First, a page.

There are a lot of people giving InfoSec career advice. Every security conference it seems like has someone offering you career advice on where to work, what classes to take, what certifications to go for.
I want to take a realistic approach to Information Security career advice. The reason there is a lot of useless InfoSec talent out there - that's right, I said it, useless - is because none of the "new blood" I'm running into has any business sense. I'm not advocating more of the top-down management that drives people with MBAs to be security leaders, but I think it would give the security teams out there some credibility if they could speak business' language as well.
Interestingly enough, one of the more honest observations I can make is that there are a ton of corporate InfoSec analyst-level talent that are looking to push buttons, run scripts and get results. There is a distinct lack of the analytical mind, business-level understanding and even worse ...common sense. Working for a web app sec tools vendor is interesting because as a recent "researcher" proved via a ridiculous published report users expect to be coddled. InfoSec analysts in corporate IT expect to buy something and have it do their job for them - they aren't expecting to think.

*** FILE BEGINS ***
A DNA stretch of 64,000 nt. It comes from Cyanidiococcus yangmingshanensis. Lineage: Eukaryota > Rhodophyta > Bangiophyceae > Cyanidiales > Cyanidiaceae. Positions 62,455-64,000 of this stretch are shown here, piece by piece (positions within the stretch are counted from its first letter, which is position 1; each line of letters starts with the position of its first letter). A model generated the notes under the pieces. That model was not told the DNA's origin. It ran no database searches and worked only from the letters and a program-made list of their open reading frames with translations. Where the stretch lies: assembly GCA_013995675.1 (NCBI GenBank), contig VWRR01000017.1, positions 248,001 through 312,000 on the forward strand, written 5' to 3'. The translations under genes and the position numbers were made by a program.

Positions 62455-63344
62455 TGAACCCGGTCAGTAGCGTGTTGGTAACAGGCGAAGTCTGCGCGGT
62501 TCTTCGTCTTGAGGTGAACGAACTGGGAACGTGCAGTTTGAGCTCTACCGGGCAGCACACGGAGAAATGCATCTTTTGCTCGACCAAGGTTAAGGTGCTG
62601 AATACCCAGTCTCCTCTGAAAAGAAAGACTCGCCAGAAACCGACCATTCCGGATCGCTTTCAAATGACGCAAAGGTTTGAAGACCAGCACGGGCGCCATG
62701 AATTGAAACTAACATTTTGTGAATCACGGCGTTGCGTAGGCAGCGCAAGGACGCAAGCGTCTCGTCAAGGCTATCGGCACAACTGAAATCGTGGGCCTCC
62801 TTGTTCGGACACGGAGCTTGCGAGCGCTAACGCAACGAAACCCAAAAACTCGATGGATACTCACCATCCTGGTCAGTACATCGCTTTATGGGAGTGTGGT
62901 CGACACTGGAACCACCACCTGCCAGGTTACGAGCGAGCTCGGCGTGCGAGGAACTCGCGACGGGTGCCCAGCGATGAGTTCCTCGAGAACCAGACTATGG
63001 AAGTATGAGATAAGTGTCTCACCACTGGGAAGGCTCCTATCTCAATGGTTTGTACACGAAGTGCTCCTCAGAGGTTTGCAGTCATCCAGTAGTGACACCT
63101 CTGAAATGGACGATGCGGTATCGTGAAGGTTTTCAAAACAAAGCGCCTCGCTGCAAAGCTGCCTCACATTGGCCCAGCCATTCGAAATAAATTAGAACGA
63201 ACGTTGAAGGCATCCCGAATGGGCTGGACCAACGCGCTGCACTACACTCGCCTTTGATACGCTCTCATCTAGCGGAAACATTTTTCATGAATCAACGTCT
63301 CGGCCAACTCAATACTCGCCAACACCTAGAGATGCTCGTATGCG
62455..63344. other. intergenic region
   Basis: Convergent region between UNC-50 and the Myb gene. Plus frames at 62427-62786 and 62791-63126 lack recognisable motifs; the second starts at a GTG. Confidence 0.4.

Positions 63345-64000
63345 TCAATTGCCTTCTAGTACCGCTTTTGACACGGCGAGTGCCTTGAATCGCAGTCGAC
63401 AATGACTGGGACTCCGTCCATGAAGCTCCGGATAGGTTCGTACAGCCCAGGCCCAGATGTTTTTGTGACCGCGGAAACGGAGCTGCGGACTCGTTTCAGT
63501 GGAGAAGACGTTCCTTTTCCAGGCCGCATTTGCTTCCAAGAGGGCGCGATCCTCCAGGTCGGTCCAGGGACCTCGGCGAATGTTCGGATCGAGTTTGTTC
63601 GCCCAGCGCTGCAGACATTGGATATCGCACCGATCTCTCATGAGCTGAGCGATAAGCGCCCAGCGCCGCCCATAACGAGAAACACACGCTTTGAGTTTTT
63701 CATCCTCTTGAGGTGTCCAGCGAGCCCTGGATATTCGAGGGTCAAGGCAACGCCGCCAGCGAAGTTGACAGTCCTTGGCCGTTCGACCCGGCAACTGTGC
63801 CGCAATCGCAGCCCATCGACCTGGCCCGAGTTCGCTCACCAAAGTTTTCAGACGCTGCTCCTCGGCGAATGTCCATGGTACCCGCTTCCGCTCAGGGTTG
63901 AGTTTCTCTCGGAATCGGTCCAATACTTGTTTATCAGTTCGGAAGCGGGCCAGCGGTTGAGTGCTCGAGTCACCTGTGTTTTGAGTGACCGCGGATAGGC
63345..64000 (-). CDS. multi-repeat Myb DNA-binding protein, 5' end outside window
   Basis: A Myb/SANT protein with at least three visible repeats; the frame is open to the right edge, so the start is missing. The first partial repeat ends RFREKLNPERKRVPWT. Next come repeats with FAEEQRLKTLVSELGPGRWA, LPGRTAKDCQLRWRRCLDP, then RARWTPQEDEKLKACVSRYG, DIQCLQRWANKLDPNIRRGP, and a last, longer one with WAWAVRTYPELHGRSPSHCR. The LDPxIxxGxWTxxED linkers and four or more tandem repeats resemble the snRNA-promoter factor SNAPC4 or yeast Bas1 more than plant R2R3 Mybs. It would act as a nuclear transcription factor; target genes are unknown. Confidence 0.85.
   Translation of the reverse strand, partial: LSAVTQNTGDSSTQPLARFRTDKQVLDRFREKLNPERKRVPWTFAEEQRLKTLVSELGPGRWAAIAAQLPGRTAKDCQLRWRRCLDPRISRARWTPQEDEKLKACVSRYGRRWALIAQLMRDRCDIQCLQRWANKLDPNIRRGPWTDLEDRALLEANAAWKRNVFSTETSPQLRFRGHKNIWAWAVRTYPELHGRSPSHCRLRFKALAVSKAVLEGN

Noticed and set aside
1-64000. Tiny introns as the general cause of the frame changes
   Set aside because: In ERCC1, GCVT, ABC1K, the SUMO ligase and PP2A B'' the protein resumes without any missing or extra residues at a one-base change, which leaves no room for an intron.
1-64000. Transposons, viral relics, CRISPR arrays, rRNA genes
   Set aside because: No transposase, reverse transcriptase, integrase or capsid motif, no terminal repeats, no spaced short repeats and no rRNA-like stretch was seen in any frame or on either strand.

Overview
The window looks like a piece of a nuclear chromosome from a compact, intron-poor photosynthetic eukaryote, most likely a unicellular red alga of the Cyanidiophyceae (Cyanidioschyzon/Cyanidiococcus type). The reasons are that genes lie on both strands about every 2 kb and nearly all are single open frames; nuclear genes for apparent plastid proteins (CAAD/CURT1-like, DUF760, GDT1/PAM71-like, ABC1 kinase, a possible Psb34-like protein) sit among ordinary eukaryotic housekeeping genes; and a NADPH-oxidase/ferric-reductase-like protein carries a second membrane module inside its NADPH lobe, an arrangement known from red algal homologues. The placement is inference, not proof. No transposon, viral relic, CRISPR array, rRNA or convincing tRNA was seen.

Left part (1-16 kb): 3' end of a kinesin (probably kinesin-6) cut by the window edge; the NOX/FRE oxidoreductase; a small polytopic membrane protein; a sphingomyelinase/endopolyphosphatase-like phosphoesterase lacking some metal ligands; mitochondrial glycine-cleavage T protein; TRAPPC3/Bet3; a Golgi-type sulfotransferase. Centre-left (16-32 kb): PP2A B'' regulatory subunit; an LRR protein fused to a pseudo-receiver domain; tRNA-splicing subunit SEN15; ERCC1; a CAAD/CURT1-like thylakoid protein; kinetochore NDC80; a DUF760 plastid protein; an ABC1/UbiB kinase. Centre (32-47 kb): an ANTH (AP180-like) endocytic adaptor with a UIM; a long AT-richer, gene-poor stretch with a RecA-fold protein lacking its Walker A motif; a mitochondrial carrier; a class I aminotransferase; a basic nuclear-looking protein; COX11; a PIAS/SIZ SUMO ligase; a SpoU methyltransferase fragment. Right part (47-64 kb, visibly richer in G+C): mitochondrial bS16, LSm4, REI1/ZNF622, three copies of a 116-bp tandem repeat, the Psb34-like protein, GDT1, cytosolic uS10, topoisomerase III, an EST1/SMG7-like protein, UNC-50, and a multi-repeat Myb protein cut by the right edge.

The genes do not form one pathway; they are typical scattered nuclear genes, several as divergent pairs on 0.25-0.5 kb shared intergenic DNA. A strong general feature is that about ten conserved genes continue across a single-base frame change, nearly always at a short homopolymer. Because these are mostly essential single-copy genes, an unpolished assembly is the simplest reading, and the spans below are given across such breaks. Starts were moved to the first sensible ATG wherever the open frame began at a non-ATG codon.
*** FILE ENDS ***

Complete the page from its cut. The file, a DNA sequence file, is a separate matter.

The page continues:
It's just mind-numbing that the types of things many of the more senior-level minds in InfoSec had to go through and learn not more than 8-10 years ago is just not making into the curriculum. I had someone approach me at the last conference I spoke at and tell me that she just graduated with a degree in "information security" from some college, and was asking me where I would advise her to go work. Her understanding was that going through school classes, and being able to write shell-scripts and analyze packets qualified her for a senior-level position with a large enterprise. Wrong!
Being smart and having talent in technology does not a good InfoSec analyst make. So my advice?
"If you want to contribute meaningfully to the Information Security field - go do something else first... business analyst risk analyst project manager, developer...anything! Learn how the business works, learn what keeps you employed - learn how your company and business makes money."
You probably already get the technology - but can you tell me how it applies to what the business does?